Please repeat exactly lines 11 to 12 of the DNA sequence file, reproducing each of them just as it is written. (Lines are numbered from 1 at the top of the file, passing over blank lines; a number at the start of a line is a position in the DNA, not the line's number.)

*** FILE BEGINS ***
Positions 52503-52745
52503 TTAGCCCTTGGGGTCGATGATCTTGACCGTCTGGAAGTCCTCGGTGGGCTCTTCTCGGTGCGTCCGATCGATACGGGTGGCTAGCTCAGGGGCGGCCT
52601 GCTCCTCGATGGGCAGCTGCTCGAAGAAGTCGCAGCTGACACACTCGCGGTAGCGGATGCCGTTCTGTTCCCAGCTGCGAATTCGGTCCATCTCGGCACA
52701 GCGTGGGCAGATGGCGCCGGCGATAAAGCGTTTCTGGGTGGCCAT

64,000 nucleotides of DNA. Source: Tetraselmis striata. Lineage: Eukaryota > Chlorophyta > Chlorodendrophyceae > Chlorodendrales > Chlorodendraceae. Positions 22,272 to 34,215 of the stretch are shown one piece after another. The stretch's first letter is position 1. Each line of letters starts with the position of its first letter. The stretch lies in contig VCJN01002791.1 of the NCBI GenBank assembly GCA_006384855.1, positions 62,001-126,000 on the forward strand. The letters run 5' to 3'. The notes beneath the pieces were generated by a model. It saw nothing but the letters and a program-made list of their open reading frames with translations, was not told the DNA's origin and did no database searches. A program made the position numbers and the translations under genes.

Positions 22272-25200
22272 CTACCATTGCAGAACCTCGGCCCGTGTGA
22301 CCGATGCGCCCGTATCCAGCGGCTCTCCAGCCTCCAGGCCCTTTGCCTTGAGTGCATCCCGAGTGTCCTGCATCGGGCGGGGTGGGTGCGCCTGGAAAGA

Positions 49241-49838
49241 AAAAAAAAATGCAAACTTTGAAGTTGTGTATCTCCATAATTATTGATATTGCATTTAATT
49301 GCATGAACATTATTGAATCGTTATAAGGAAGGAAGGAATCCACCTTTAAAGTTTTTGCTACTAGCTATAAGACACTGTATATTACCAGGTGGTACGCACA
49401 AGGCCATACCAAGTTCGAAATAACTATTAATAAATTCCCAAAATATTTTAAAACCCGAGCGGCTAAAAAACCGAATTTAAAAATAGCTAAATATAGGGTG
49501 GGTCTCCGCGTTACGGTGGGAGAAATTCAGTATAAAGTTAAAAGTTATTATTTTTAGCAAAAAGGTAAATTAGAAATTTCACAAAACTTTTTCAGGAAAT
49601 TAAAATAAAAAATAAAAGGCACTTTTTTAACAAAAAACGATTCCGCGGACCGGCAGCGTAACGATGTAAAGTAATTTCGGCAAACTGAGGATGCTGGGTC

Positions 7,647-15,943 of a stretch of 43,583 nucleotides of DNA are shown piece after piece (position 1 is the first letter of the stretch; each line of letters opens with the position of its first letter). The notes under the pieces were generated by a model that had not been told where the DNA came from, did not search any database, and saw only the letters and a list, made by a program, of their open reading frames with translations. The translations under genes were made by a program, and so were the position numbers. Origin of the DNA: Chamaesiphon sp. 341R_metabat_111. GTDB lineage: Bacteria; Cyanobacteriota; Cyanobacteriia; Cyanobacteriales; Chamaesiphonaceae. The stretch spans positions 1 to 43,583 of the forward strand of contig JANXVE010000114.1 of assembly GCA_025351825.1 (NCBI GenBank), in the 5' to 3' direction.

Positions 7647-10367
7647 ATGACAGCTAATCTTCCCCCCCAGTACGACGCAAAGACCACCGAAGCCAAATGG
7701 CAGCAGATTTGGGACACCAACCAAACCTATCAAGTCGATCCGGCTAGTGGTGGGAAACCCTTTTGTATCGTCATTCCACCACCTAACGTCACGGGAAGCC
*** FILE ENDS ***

49301 GCATGAACATTATTGAATCGTTATAAGGAAGGAAGGAATCCACCTTTAAAGTTTTTGCTACTAGCTATAAGACACTGTATATTACCAGGTGGTACGCACA
49401 AGGCCATACCAAGTTCGAAATAACTATTAATAAATTCCCAAAATATTTTAAAACCCGAGCGGCTAAAAAACCGAATTTAAAAATAGCTAAATATAGGGTG